It was advanced by the same coalition behind Question 4 in Maine. It argues that carmakers aren’t sharing the data because they want to direct customers into their own service departments. According to the National Automobile Dealers Association,more than 50% of dealership profits come from service departments.

"It's about getting the consumers the ability to work on their own vehicles if they so choose down the road, and to allow independent repairers like those of us to continue to work on those vehicles," Tim Winkeler, president of VIP Tires and Service in Maine and one the leading petitionerssaid earlier this year. "As technology progresses that's being threatened.”

Automakers: Unsafe to share access to telematics

The Alliance for Automotive Innovation, a trade association representing global auto manufacturers, has led the effort to defeat Massachusetts’ automotive right-to-repair law.

The organization reluctantly complied with the first iteration of the law, but it has since challenged the 2020 update in court by arguing that sharing telematic data could compromise vehicle safety, expose vehicles to nefarious hackers and give away manufacturers’ proprietary information.

Opponents of right-to-repair legislation for electronic goods have made similar arguments. Right-to-repair advocates frame safety claims as a scare tactic designed to force customers into repairs performed by dealer service departments.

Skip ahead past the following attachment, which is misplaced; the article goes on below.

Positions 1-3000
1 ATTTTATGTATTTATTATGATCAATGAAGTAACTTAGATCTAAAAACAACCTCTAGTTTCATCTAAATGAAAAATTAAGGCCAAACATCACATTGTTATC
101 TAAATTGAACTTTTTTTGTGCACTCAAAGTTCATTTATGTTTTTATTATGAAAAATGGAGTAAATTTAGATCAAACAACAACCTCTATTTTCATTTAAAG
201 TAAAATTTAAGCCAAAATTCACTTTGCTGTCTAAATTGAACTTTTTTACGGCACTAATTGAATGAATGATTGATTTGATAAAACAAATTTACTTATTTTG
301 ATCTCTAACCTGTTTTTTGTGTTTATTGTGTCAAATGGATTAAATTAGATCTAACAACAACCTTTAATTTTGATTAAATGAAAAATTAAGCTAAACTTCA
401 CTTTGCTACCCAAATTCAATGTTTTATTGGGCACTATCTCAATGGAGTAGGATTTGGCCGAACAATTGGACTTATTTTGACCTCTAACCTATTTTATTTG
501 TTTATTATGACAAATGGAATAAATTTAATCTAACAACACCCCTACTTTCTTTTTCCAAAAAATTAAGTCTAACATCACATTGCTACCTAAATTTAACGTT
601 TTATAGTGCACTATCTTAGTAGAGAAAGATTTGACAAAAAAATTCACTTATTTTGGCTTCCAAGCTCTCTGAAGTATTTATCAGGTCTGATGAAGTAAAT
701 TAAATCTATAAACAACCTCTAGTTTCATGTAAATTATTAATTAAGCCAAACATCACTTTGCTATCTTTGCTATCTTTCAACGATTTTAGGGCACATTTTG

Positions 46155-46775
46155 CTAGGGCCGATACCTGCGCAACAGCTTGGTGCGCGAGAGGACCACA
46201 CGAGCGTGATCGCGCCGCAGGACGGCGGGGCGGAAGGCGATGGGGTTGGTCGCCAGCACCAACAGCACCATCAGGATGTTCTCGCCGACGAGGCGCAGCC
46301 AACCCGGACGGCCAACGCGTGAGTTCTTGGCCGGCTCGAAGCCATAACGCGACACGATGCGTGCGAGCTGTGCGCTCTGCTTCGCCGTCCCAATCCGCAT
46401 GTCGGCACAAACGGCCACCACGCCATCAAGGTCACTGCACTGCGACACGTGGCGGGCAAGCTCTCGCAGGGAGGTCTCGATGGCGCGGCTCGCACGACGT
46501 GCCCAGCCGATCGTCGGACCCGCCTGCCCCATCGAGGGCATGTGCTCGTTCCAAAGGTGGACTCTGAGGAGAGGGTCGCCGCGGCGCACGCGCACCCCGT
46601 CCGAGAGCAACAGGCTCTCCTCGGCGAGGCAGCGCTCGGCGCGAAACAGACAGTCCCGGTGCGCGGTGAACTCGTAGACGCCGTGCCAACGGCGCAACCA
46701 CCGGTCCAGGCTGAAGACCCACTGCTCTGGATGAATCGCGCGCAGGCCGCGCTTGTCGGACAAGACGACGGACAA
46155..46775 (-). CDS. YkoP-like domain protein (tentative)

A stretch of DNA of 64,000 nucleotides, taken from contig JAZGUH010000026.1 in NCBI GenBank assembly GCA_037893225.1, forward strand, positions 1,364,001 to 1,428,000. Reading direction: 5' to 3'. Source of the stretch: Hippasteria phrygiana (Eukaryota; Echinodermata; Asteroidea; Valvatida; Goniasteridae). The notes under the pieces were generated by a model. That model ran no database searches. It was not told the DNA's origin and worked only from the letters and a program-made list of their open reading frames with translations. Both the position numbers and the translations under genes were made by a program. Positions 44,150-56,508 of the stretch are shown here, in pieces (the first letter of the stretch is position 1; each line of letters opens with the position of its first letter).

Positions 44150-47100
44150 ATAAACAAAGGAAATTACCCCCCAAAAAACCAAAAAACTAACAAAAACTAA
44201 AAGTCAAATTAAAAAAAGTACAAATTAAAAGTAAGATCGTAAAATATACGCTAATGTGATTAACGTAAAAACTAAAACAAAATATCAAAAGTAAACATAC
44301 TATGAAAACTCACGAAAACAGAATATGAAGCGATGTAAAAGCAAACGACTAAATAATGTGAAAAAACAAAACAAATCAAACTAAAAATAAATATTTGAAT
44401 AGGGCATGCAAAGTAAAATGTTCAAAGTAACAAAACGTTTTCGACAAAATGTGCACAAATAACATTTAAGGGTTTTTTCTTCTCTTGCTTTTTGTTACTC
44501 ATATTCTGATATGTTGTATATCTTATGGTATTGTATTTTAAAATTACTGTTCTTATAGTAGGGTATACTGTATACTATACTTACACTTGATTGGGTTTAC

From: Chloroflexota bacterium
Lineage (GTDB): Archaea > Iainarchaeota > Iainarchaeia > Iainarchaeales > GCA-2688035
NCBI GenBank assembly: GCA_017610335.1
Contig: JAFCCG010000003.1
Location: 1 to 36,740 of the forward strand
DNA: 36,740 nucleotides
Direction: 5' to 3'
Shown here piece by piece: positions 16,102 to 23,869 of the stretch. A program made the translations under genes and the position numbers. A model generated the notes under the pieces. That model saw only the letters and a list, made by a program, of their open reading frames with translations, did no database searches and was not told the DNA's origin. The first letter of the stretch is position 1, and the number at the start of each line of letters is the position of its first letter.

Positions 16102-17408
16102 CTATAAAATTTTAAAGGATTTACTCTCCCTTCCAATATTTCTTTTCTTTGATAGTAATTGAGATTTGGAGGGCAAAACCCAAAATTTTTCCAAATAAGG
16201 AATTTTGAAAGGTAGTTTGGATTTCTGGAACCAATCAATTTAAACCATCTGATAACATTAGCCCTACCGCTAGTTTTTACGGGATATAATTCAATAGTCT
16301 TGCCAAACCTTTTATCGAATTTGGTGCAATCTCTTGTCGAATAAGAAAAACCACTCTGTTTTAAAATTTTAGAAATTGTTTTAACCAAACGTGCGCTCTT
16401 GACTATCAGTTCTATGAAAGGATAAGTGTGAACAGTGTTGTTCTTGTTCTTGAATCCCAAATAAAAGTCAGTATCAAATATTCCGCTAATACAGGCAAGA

The legal dispute is unresolved, but it has effectively halted implementation of the Massachusetts law.

The federal government, meanwhile, has offered divergent perspectives on the matter.

In 2021, President Joe Bidensigned an executive order backing the concept of right-to-repair. It encouraged the Federal Trade Commission to “issue rules against anti-competitive restrictions on using independent repair shops or doing DIY repairs of your own devices and equipment.”

Later, the FTC appeared to throw cold water on manufacturers’ argument thatsafety is a valid reason to restrict repair access in a report stating that “there is scant evidence to support manufacturers’ justifications for repair restrictions.”

But in June, the National Highway Traffic Safety Administration, which oversees domestic vehicle safety rules,told automakers not to comply with the Massachusetts right-to-repair law. NHTSA warned that allowing customers and independent repair shops to access a vehicle’s telematics data could result in the information becoming available to hackers, who might use it to take over and access a vehicle’s systems. There have been reports of increased cyberattacks on cars with smartphonelike features and auto manufacturers are increasingly using third-party vendors for various systems. While some hacks may be by car owners attempting to unlock features such asheated seats, there has also been a reported uptick innefarious cyberattacks.

NHTSA letter to manufacturers was criticized by Massachusetts’ congressional delegation, but the issue is still unresolved.

If Question 4 passes, will it be challenged in court?

Possibly, if not likely.

Maine would become just the second state to adopt an automotive right-to-repair law. And since the proposal is modeled after the Massachusetts law, it stands a good chance of facing a similar legal challenge by the automakers alliance.

At the same time, the right-to-repair movement appears to be picking up political steam. That might affect how the legal process plays out, especially if Congress adopts a federal right-to-repair law. There were several proposals introduced this year.

Maine's Political Pulse was written this week by chief political correspondent Steve Mistler and produced by digital editor Andrew Catalina. Read past editions or listen to the Political Pulse podcast at mainepublic.org/pulse.

Journalist Steve Mistler is Maine Public’s chief politics and government correspondent. He is based at the State House.